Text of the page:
Coach Mike Sullivan had no update on the status of Schultz or Maatta for that game.

What is Alex Galchenyuk’s future in Montreal?

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Alex Galchenyuk is already a good player.

The question for the Montreal Canadiens is, can he be great?

Galchenyuk, the third overall draft pick in 2012, is coming off a decent regular season with 17 goals and 27 assists in 61 games. However, it wasn’t as good as last year’s 30-goal campaign, and he didn’t score a single goal in the playoffs.

“Hopefully he took a step back this year so he can take two forward next year,” GM Marc Bergevin said Monday at the Canadiens’ season-ending press conference.

Three assists were all Galchenyuk could manage in six games against the Rangers. More importantly, after more than 300 NHL games of experience, the 23-year-old is still not an everyday center, on a team where center depth is by far the biggest concern.

Habs defenseman Shea Weber thinks Galchenyuk still has a ton of potential.

“I think we’ve seen glimpses of it,” Weber said, per NHL.com’s Arpon Basu, “but I don’t think he’s tapped into how good he can be. One day he’s going to realize it, like all young guys do, he’s going to get it.”

Of course, not all young guys do get it. And at times, there have been questions about Galchenyuk’s competitiveness.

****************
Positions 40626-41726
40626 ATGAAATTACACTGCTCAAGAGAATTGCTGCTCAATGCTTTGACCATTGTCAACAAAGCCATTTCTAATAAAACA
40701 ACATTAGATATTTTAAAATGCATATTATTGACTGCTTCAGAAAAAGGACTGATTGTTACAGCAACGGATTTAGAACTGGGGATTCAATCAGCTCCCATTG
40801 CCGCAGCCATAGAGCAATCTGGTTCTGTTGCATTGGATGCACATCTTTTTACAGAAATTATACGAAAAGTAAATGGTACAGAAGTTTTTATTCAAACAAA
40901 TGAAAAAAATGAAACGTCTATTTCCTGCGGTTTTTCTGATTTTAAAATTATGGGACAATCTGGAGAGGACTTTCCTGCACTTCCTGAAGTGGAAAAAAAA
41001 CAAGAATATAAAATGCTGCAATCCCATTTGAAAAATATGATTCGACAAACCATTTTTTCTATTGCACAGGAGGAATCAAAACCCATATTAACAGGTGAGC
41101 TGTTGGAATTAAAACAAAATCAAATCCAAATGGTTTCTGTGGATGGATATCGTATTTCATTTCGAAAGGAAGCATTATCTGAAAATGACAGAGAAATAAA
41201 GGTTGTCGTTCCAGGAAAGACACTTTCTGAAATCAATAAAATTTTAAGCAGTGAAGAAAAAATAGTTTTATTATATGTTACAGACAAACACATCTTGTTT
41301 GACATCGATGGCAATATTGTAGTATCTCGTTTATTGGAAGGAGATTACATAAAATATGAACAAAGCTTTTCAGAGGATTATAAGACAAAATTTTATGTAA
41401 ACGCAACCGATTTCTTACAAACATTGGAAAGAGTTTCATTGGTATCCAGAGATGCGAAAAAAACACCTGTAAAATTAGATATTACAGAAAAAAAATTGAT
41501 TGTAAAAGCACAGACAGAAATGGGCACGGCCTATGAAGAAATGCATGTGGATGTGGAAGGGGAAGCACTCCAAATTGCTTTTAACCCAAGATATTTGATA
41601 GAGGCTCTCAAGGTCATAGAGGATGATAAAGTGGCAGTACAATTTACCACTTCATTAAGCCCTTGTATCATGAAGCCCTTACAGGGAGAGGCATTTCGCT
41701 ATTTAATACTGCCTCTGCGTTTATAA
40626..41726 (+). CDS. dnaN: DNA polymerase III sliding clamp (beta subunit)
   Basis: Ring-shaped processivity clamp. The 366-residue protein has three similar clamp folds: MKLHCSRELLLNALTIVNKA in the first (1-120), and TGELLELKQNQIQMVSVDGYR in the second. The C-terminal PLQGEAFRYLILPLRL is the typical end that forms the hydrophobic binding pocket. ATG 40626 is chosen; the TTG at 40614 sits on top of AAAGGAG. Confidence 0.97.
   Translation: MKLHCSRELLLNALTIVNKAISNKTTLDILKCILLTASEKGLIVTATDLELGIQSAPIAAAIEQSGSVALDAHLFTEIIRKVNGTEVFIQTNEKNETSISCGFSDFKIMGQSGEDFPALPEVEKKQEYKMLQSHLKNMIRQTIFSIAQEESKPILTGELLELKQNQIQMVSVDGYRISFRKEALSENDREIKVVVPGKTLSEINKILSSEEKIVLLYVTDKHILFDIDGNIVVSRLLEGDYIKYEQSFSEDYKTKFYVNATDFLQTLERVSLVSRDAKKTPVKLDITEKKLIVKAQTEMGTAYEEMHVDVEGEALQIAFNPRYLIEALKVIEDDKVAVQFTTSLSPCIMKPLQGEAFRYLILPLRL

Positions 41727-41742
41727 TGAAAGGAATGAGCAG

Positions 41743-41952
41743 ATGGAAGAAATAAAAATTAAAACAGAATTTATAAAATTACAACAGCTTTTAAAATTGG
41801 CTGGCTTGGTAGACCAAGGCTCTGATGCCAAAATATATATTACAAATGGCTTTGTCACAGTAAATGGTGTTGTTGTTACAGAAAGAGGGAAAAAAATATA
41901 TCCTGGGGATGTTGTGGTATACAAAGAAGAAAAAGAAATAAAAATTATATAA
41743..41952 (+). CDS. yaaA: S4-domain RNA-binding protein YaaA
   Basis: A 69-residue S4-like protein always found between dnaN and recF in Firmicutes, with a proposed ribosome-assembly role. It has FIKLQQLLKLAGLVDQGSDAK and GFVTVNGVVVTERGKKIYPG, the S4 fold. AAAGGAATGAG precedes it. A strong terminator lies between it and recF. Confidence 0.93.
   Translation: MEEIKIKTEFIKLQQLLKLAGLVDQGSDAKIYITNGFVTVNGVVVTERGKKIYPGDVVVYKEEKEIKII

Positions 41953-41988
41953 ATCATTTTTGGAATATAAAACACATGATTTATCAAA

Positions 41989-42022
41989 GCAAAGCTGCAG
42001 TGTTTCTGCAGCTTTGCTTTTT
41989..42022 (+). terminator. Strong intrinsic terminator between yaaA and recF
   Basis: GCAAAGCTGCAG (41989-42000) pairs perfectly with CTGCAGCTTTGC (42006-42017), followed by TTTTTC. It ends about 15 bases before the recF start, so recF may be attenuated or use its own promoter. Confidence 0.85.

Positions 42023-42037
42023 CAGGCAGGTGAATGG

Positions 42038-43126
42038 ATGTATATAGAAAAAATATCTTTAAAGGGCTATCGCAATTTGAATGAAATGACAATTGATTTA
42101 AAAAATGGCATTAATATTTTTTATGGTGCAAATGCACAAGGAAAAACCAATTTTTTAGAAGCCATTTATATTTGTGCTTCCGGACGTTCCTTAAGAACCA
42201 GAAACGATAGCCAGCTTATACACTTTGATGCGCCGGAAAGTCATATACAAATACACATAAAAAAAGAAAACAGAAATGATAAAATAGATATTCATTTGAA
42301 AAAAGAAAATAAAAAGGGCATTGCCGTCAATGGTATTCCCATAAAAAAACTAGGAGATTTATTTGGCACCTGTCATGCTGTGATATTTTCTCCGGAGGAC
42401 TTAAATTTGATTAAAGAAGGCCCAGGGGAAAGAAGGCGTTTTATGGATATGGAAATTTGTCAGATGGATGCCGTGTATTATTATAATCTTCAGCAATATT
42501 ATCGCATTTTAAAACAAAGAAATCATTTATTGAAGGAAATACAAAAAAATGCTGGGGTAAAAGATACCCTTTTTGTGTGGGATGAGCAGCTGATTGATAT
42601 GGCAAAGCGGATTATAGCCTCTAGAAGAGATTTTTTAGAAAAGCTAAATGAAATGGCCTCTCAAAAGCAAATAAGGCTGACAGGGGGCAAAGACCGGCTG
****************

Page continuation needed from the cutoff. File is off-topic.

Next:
To play center in the NHL, you have to compete all over the ice.

“Ideally, we would love to have him play center,” head coach Claude Julien said. “But I think he realizes the same thing we realize right now. As a centerman, it’s one of the toughest jobs there is because you have to be all over the ice, and you’ve got to be able to skate. As a centerman, you have to be good at both ends of the ice, and you have to be responsible. Right now, he’s not at that stage.”

The kicker in all this is that Galchenyuk can become a restricted free agent this summer. He’s already signed one bridge deal, and he’s at the age now where many young stars sign for big money and a long term.

So, does he want to sign long term in Montreal?

He ducked the question today.

“My season just ended a couple of days ago,” Galchenyuk told reporters. “I honestly didn’t give it too much of a thought yet.”

Kunitz cleared for contact, available for start of Caps series

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The Pens may get back one of their most veteran skaters for their second-round series against Washington.

Chris Kunitz, who missed the last five regular season games and all of Pittsburgh’s Round 1 win over Columbus, has been cleared for contact (per the Tribune-Review) and could return from his lower-body ailment for Thursday’s opener at Verizon.

Kunitz, 37, finished the year with nine goals and 29 points in 71 games, averaging 15:31 TOI per night. It was a down season offensively, but the Pens are hopeful he can reclaim some of the form shown last spring, when he racked up 12 points in 24 games en route to the title.

A three-time Cup winner, Kunitz skated on the fourth line at today’s practice with Matt Cullen and Tom Kuhnackl.